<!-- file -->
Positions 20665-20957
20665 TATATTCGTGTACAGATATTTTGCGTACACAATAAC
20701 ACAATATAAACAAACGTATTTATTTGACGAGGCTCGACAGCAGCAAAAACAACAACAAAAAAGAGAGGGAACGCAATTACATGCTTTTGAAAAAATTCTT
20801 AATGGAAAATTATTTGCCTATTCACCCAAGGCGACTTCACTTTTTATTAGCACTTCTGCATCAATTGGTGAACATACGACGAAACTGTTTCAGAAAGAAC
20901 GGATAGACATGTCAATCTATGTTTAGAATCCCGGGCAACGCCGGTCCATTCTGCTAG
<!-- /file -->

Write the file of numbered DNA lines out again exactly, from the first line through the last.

Positions 20665-20957
20665 TATATTCGTGTACAGATATTTTGCGTACACAATAAC
20701 ACAATATAAACAAACGTATTTATTTGACGAGGCTCGACAGCAGCAAAAACAACAACAAAAAAGAGAGGGAACGCAATTACATGCTTTTGAAAAAATTCTT
20801 AATGGAAAATTATTTGCCTATTCACCCAAGGCGACTTCACTTTTTATTAGCACTTCTGCATCAATTGGTGAACATACGACGAAACTGTTTCAGAAAGAAC
20901 GGATAGACATGTCAATCTATGTTTAGAATCCCGGGCAACGCCGGTCCATTCTGCTAG